This is a thinking-aloud post about the meaning and import of political cover in American politics today which, by and large, refers to the achieving by one party of partisan political cover from the other via useful defectors. I'm sure readers have their own thoughts on the matter.
Let's start with the most obvious and timely of subjects: Maine Sen. Olympia Snowe. Her vote in committee this week in support of the Senate's version of the health care reform bill was literally front-page news. President Obama, Senate Majority Leader Harry Reid and Speaker Nancy Pelosi praised her courage. On the flip side, liberal House Democrats complained that she was a policy hostage-taker. The best quote from the latter group belongs to California's Lynn Woolsey, who in her frustration seems to have forgotten how the Senate operates: "This is the United States of America. This is not the United States of Maine. I mean that one senator cannot hold the entire nation's health care plan hostage." (The same could be said for her fellow Democrat, Max Baucus, of course.) Somewhere in between these poles falls the semi-compliment from the Washington Post's Dana Milbank who, in comparing Snowe to football's Brett Favre, wrote that, like the Vikes' QB, Snowe "has trouble making up her mind, but she sure knows how to play ball."
Snowe is the belle of the ball this week because, in American politics, where party-line voting has been steadily increasing over the decades and cable television is equally polarized, the emergence of a rare partisan-political defector is like the sighting of a snow(e) leopard. (Yes, pun intended and no, not that Snow Leopard.) We stop in our tracks and, as a frustrated David Sirota laments, we marvel. But why?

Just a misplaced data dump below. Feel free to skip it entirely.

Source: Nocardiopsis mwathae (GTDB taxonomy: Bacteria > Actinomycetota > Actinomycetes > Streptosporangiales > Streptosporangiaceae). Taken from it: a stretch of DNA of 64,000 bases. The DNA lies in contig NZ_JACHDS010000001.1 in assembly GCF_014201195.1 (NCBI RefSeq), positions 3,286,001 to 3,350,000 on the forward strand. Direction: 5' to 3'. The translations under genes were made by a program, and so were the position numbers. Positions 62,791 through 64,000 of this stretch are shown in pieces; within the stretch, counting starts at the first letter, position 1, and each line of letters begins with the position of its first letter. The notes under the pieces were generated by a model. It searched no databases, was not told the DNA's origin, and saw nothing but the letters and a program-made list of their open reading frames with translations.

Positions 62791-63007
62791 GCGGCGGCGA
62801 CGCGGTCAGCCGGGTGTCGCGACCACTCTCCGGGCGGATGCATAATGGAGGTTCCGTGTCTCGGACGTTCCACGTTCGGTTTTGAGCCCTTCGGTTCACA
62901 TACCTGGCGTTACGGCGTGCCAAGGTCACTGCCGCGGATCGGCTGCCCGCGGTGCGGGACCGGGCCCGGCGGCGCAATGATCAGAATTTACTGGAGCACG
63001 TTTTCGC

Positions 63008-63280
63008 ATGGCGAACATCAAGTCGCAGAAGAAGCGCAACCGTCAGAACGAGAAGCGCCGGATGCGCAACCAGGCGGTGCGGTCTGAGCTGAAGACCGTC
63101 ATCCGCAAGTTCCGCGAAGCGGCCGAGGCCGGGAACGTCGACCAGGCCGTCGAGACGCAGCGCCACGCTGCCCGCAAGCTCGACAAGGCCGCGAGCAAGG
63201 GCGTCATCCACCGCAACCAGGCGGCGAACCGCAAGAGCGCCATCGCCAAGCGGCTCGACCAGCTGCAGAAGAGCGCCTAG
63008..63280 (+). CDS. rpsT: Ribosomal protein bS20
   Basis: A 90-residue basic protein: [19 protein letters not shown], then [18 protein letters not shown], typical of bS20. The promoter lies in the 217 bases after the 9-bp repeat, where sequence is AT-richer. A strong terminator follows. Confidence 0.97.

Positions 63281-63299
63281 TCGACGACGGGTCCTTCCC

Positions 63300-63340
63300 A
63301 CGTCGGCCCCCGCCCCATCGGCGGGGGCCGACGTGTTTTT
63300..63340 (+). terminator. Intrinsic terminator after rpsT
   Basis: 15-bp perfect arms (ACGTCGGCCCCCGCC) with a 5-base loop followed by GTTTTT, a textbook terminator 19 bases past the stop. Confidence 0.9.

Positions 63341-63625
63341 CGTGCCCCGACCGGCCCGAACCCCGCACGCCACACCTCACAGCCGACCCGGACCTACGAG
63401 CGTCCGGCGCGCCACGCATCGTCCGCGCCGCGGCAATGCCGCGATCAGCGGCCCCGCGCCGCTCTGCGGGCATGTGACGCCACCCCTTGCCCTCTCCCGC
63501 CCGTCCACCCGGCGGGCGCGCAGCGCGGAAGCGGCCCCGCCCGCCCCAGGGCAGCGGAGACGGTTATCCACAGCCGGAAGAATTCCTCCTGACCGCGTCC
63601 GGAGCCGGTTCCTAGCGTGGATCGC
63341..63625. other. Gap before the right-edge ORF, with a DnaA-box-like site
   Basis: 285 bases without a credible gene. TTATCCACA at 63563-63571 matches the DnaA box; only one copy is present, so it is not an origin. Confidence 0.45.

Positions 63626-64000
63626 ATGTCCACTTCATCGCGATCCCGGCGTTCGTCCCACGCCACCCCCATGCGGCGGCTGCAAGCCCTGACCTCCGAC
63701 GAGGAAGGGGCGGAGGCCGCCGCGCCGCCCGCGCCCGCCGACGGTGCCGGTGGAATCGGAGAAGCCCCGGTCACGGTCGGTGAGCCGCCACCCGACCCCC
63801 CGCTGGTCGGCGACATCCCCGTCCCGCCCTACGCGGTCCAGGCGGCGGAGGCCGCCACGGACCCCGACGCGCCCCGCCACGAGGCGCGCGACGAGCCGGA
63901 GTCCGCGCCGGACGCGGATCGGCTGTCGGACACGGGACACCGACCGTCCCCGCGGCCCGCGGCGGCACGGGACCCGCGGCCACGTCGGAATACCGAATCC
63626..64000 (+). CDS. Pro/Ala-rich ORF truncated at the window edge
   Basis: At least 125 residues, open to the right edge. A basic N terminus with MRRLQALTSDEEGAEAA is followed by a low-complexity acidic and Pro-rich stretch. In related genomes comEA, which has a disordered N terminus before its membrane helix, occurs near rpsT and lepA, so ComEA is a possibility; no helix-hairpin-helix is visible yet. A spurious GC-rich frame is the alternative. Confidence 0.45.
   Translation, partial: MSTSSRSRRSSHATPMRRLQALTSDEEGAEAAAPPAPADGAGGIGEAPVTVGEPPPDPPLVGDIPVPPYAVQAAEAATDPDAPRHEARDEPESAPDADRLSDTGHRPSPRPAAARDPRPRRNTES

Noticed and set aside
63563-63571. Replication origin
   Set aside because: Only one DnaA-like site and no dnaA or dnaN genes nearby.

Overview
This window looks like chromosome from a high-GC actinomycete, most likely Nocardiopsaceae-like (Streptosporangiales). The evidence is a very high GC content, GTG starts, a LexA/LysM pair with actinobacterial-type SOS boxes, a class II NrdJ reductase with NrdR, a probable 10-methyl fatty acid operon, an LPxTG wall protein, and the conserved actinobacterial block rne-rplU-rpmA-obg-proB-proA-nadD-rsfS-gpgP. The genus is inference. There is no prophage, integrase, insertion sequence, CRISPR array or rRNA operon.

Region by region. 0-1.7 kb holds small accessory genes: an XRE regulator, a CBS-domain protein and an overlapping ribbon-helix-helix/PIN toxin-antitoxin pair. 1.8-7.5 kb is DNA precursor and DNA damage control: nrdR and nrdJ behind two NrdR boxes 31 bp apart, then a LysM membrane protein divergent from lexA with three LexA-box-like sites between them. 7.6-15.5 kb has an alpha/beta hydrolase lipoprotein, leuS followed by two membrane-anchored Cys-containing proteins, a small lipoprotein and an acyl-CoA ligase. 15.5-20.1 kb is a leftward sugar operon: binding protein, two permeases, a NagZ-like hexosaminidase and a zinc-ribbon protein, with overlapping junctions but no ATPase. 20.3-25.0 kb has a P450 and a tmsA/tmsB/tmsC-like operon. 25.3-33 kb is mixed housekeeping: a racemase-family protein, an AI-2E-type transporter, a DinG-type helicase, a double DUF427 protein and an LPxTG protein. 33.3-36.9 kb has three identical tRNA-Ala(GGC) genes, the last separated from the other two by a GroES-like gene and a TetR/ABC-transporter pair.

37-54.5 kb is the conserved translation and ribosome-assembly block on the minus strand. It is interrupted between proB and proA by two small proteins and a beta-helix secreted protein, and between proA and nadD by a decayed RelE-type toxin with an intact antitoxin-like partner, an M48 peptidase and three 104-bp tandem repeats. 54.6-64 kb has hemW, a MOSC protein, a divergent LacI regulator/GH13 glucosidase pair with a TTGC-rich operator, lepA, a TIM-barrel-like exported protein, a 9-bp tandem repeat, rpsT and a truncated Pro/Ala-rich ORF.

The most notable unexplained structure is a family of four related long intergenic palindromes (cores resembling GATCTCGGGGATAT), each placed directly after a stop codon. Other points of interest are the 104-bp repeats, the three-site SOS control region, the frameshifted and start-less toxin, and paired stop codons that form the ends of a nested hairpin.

The short and perhaps oversimplified answer is rooted in the us-v-them preoccupations of the national media. (I do not exempt myself, for the record.) Just as Joe Lieberman was, and still is, raised high in the production meetings of FOX News, so too is Snowe cited by liberals attempting to cast the health care reform in a bipartisan light. Or Bill Frist, who is a physician, which adds a further dollop of credibility to his recent admission to Time's Karen Tumulty that he would vote for reform if he were still in the Senate. Of course, it's easy for Frist to make such boasts now that he's out of the Senate; when he claims he would have helped shepherd such a measure through despite resistance from his own caucus methinks the former majority leader recalls his legislative courage and independence too favorably.
The longer answer derives from the fact that, as the two parties have geo-demographically realigned--southern Democrats and northern Republicans slowly replaced by retirement or their defeat in primaries or general elections--the party cross-over types, whether self-styled "Blue Dogs" or dismissed as "RINO's," are heading for extinction. But when politics sits tenderly balanced on the fulcrum, as median voter theorem demonstrates even a single moderate has the potential to paralyze the political process. Oddly, were there more of them collectively, any one of them would not be so consequential. And so, as the middle shrinks the few still situated near the fulcrum rise in individual importance. This is what made listening to Lieberman or Zell Miller often so insufferable to Democrats, and likewise for Republicans who long endured the complaints of Arlen Specter or Christine Todd Whitman.
And so both parties--and particularly whatever party is momentarily in the majority party, and thus in search of even the smallest patina of political cover--must engage in this ritual of high praise and salutation of the partisan defector. There are so few snow leopards left, and all of us must stop in our tracks, binoculars in hand, to marvel at them.